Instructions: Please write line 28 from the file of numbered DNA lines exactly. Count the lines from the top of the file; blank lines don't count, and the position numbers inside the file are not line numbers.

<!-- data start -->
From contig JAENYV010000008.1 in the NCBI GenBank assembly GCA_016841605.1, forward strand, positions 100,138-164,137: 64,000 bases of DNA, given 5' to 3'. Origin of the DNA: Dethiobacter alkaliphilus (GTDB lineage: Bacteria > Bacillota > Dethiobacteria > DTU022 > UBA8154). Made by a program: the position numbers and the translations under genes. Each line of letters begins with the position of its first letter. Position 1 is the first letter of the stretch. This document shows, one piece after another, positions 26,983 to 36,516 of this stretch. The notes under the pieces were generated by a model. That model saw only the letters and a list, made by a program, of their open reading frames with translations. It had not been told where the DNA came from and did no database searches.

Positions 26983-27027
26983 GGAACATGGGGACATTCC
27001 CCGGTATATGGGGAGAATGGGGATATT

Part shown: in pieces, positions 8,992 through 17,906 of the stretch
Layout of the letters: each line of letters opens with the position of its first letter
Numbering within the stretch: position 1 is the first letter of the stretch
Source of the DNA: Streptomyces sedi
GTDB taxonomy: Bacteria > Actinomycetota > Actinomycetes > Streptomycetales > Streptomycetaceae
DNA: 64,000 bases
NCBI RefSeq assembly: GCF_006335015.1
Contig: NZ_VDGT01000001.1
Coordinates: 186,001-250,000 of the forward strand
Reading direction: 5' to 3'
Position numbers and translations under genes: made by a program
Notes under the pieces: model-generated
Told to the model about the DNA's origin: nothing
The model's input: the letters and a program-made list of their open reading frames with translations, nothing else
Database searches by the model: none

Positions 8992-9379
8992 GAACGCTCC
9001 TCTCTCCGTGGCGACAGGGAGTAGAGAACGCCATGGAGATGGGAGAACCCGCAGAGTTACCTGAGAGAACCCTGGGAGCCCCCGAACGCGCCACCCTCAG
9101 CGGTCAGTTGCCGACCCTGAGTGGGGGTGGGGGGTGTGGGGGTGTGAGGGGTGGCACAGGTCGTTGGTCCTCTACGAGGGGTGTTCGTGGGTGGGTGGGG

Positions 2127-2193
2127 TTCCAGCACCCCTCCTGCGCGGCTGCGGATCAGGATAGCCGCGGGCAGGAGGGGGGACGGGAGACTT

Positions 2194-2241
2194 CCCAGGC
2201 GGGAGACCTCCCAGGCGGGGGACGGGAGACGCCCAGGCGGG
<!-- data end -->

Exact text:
2201 GGGAGACCTCCCAGGCGGGGGACGGGAGACGCCCAGGCGGG